Here's an example of a function that copies all files from one directory to another −


# Define the function
function copy_files {
  local source_dir=$1
  local dest_dir=$2
  cp -r $source_dir/* $dest_dir/

# Call the function to copy files from one directory to another
copy_files /home/user/documents /mnt/external_drive/documents

In this example, we define a function called copy_files that takes two arguments, source_dir and dest_dir. Inside the function, we use the cp command to copy all files from source_dir to dest_dir. We then call the copy_files function with the arguments /home/user/documents and /mnt/external_drive/documents.

Parameter Passing

In addition to using positional parameters, you can also pass arguments to functions using named parameters or flags. The getopts command is a useful tool for parsing command-line options in shell scripts. It allows you to define short and long options for your script and provides a way to handle invalid options or missing arguments.

Here's an example of using getopts to define command-line options for a function −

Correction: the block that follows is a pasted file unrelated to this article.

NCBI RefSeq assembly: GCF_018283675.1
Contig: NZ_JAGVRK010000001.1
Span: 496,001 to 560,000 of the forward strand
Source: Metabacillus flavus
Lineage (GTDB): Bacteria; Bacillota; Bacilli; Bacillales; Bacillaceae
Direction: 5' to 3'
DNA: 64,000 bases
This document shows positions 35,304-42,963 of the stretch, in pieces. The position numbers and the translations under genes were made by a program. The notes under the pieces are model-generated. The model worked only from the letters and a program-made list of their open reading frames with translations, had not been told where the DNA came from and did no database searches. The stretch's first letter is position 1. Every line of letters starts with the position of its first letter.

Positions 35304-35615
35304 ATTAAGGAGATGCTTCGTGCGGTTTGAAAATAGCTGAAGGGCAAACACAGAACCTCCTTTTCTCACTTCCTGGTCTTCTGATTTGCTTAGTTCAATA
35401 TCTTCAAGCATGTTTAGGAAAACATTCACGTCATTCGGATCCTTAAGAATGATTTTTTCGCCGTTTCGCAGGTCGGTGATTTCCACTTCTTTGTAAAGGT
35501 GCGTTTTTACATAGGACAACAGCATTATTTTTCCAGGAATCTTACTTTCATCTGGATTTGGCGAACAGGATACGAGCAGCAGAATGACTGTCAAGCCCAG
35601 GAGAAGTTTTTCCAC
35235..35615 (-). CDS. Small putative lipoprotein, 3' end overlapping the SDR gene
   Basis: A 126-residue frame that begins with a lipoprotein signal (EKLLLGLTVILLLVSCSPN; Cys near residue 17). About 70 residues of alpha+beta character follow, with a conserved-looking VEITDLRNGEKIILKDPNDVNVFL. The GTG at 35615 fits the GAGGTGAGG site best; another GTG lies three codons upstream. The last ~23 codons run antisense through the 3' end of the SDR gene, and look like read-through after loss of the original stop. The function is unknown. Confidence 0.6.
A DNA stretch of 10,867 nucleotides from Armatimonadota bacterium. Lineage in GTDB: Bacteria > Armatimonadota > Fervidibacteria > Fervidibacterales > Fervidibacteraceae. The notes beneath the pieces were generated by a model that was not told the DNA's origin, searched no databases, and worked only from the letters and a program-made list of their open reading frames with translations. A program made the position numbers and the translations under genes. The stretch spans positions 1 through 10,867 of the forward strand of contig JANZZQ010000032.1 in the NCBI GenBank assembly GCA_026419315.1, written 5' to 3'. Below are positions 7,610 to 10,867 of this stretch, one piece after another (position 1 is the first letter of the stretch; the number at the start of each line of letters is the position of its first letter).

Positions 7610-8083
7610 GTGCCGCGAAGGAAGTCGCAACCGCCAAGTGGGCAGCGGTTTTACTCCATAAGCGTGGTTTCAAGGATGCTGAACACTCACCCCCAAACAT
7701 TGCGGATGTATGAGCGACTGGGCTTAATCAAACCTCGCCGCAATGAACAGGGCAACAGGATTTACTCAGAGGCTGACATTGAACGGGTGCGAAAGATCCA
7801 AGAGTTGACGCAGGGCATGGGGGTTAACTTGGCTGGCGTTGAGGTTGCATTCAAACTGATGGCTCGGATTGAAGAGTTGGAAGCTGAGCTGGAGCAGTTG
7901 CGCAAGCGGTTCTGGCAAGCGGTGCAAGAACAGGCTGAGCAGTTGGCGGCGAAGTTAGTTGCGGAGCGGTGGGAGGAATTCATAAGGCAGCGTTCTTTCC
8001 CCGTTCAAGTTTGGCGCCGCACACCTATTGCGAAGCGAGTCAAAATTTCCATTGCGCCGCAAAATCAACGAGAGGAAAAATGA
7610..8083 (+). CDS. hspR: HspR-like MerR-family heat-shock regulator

function myfunction {
  while getopts "f:n:" opt; do
   case ${opt} in
    f )
    n )
    \? )
      echo "Invalid option: -$OPTARG" 1>&2
      exit 1
     : )
      echo "Option -$OPTARG requires an argument." 1>&2
       exit 1
  echo "File: $file"
  echo "Name: $name"

myfunction -f myfile.txt -n "John Doe"

In this example, the getopts command is used to define two options: -f for the filename and -n for the name. The OPTARG variable contains the argument for each option, which is assigned to the corresponding variable. If an invalid option is provided or an option requires an argument, an error message is printed to the console.

Return Values

Functions can also return values to the calling script, which can be useful for passing data between functions or for making decisions based on the result of a function. The return command is used to pass values back to the calling script.

Here's an example of using the return command to pass a value from a function −


function add {
   sum=$(($1 + $2))
   return $sum

result=$(add 2 3)
echo "Result: $result"

In this example, the add function takes two arguments and calculates their sum. The return command is used to pass the result back to the calling script, where it is assigned to the result variable and printed to the console.

Scope and Variable Visibility